He looked at me unconvinced.
“Do you write?” He asked me.
“Yes.” I replied, aware everyone in the room was looking at me.
“And you have written plays and had them performed?”
“Yes,” I said again.
“Then why don’t you believe that is what you are?”
I wanted to tell him that it was because everyone had told me it wasn’t possible, and that the odds were against me… writing was only a pipe dream… that there was so much competition….
But then I realized those weren’t my reasons. Those were everyone else’s reasons. I wanted to do this. I needed to believe in me. I am a writer.
I said it out loud as if it finally made sense – as if my soul was finally speaking and not being buried deep within. It was like a burden was lifted off my shoulders and I could breathe. It was the first time I realized who I was and what I was meant to do.
And I wrote a novel. And another novel. And three short stories, and four more works in progress. And, at my first book release party, I had the chance to thank my 3rd grade teacher who started it all and encouraged me to write. And I thanked my parents for reading to me when I was a child and instilling that love of reading at a young age. And I thanked my older sister who translated my first book when I couldn’t even write and when I could only draw pictures.
Who I didn’t invite was my 8th grade English teacher who said my writing wasn’t up to par with the other students (her favorites). Or my high school English teacher who I had confided in and said that I wanted to be a writer. She proceeded with speaking about another student who should have been a writer, and made it sound like that path was not for me. Or the college professor who said the famous line “don’t quit your day job because writing doesn’t make money”.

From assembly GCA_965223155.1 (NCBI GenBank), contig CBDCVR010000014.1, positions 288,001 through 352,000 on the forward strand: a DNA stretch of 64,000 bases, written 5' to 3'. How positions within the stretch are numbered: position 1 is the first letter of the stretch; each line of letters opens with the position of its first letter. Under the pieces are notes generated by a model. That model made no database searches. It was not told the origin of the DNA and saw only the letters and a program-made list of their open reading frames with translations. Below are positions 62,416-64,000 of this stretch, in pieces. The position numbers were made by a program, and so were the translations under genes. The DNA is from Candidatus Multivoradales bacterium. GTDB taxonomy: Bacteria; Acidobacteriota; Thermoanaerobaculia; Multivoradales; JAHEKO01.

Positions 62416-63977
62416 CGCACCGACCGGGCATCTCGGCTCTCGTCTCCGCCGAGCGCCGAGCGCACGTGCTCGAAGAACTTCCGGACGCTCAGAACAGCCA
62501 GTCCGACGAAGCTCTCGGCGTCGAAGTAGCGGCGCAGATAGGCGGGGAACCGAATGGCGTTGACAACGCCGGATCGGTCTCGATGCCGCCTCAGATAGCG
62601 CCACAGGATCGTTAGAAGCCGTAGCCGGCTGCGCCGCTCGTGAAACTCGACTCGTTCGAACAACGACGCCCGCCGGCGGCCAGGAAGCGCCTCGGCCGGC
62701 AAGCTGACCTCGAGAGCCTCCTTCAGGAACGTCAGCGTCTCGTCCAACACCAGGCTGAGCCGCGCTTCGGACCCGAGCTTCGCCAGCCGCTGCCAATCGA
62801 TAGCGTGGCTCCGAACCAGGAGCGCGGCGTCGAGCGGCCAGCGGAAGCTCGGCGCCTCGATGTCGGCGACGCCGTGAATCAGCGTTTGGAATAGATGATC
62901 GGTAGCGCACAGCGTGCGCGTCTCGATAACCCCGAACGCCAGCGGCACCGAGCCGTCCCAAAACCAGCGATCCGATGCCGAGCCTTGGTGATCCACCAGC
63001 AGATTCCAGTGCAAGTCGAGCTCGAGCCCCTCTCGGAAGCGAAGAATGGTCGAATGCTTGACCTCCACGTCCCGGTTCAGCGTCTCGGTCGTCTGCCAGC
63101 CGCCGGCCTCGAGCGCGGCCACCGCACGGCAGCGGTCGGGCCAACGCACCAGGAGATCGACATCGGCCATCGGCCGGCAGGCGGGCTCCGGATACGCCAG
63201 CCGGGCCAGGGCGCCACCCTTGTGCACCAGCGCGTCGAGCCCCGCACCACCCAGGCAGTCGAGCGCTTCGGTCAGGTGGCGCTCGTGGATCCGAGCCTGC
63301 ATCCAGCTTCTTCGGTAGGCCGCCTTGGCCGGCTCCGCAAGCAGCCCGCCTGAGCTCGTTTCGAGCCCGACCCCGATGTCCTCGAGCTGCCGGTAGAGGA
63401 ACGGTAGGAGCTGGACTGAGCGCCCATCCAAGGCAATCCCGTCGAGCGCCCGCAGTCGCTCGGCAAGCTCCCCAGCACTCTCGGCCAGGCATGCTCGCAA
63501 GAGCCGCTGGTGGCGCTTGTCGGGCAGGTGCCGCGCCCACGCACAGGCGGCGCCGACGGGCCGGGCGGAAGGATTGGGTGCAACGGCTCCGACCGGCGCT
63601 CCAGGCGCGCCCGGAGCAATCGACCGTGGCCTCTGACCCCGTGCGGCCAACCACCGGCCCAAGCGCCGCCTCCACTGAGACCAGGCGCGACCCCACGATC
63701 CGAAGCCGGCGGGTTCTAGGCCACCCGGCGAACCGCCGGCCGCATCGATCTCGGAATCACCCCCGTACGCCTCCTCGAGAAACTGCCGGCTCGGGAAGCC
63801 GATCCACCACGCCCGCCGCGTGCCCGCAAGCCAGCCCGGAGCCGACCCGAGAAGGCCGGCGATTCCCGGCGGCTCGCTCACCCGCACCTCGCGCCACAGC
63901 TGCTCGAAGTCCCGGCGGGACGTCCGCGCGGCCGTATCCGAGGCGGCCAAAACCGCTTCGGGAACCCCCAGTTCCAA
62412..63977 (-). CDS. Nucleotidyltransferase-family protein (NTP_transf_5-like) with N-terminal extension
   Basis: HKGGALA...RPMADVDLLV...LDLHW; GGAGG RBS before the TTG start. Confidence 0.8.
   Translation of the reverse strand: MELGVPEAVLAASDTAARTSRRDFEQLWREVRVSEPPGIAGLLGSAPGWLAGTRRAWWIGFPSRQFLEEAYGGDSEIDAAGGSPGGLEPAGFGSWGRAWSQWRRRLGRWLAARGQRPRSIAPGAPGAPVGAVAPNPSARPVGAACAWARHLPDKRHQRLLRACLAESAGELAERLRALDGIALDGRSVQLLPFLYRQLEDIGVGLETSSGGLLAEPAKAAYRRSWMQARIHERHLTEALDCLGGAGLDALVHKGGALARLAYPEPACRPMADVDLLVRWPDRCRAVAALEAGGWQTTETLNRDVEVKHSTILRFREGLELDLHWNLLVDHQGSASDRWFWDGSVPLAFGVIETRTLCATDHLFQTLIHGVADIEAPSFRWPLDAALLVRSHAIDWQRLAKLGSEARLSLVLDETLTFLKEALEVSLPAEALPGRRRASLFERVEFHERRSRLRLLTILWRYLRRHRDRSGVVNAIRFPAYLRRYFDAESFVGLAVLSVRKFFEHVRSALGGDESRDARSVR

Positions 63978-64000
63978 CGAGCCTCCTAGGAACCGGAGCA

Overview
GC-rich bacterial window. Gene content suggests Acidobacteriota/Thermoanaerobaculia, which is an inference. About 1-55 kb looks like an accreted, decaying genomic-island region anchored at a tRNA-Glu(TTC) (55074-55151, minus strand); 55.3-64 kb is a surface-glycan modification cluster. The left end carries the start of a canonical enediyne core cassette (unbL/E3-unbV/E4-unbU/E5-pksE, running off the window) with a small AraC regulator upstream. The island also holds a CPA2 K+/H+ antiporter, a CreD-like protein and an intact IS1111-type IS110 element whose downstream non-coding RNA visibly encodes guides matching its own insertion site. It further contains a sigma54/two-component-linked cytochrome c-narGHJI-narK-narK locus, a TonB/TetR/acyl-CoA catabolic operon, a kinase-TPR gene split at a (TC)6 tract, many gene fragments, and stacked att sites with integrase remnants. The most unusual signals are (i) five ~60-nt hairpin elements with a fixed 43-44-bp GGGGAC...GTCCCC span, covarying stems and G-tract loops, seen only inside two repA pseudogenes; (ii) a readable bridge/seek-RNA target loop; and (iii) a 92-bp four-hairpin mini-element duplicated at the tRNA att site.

There were many others like that and there always will be. But I try to ignore the negativity now, and instead think positively and only listen for constructive criticism. It’s not easy, especially since sometimes the worst critic is myself. However, I wake up saying “I am a writer” and writing is a part of me and brings out the best part of me. It’s a constant battle, but no one ever said it would be easy.
So I still have the day job, and I still have bills to pay and a family to care for, but I also write and now my soul isn’t yelling at me anymore. Well, not as much anyway. I think we just do the best we can with the talents that are given to us. The movie A Bronx Tale has that famous line that says “The saddest thing in life is wasted talent”, and I think it’s even worse if the reason that you waste your talent is out of fear; the fear of the unknown. Taking risks and taking chances keeps life interesting. It’s what brings an idea to life on a page that would never have been written. It’s what brings a dream to life that never would have been lived if I listened to everyone else.
So, if I ever see Ashton Kutcher’s chalkboard on the street, I thankfully will not be that person to scribble that I did “NOT” pursue my dream. Instead, I’ll be the person to write, “I DID”, and I hope you will write that too!